Challenges abound for patients and clinicians alike when it comes to managing gastrointestinal diseases, making it imperative that all stakeholders on the care team—including the patient—continue to hone their knowledge, confidence, and best practice strategies to improve outcomes. But direct patient care is just one piece of the inflammatory bowel disease (IBD) puzzle. The burden of prior authorization related to biologic medicines can significantly impact clinical workflows. Yet, according to a recent survey from the AMA, only 30% of surveyed practices reported that their office lacks a formal process for handling the PA workload.
If this sounds familiar, you’ve come to the right place. CME Outfitters’ Gastroenterology Education Hub provides clinicians with the education and resources necessary to optimize their approach clinical care, as well as prior authorization activities and resources that will help the entire care team—nurses, nurse practitioners, physician assistants, and medical assistants – immediately improve their PA process to ensure consistent approvals that minimize administrative time and streamlines communications with payers.
We’ve added videos and checklists to share with your patients to help them better understand the process and how they can contribute as advocates for their care. Participants who complete the entire prior authorization series will receive not only CME/CE credit but will also be awarded a Certificate of Excellence in Prior Authorization.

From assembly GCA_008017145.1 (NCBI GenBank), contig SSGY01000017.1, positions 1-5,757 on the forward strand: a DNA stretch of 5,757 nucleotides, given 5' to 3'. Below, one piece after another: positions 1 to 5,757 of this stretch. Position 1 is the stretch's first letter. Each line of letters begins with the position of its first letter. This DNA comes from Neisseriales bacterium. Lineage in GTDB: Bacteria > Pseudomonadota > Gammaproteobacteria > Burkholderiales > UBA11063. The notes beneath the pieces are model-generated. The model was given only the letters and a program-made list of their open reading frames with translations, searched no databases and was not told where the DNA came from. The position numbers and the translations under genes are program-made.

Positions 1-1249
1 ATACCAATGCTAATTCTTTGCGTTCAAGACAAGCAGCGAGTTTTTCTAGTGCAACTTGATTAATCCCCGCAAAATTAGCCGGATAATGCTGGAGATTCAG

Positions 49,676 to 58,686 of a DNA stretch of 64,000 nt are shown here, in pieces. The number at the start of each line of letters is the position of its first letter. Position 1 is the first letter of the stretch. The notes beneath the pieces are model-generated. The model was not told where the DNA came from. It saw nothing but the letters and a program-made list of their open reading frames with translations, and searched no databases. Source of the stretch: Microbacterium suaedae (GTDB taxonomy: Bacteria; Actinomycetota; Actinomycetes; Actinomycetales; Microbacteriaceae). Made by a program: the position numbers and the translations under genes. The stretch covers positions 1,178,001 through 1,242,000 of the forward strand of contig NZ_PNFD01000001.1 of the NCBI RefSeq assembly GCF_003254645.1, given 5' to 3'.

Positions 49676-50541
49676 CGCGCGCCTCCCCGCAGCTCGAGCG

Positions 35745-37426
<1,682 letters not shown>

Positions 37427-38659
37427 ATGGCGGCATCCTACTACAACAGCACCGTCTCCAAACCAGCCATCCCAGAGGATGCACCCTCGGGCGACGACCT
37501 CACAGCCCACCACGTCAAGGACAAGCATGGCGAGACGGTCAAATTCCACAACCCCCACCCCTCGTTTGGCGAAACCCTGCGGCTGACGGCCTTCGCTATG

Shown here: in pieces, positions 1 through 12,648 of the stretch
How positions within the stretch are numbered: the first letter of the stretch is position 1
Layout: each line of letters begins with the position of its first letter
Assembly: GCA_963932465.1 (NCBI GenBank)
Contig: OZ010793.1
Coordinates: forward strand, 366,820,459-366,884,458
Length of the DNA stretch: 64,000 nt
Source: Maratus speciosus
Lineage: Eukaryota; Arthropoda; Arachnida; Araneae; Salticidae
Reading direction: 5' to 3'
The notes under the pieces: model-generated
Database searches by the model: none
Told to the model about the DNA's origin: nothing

Participate in the free CME activities, ask our faculty your tough questions, and download the resources below to improve care and process in the management of patients with IBD.
Putting Processes in Place to Minimize Disruption
I am a new medical assistant trying to manage my time. Do you recommend setting aside specific parts of the day to work on prior authorizations? Or does your office squeeze them in where they can?
“I would recommend setting aside a specific part of the day to work on prior authorizations. This ensures that PAs are completed in a timely manner and minimizes disruptions to the workflow during that time. Our pharmacy technician who submits PAs generally does so first thing in the morning before the AM clinic session gets started and providers begin approaching her with questions.” – Toni M. Zahorian, PharmD, BCACP
Documenting Decisions in the EHR
I am a fan of vedolizumab but it seems to be the biologic that gets questioned most often. Do you have any tips for pre-empting that?
“I would point out that the FDA approved vedolizumab for moderate to severe ulcerative colitis and Crohn’s disease, but did not require that the patient fail an anti-TNF before approving vedolizumab. The AGA Clinical Care Pathway position vedolizumab equally with anti-TNFs as first line treatment for UC and CD. Similarly, the ACG CD Guideline has recommended vedolizumab as first line treatment for CD. I would refer to these position papers in your PA and/or appeal for a denial.” – Francis A. Farraye, MD, MSc
What do you think will happen with tofacitinib? Because it is an oral, do you think that it will be easier to get PA through?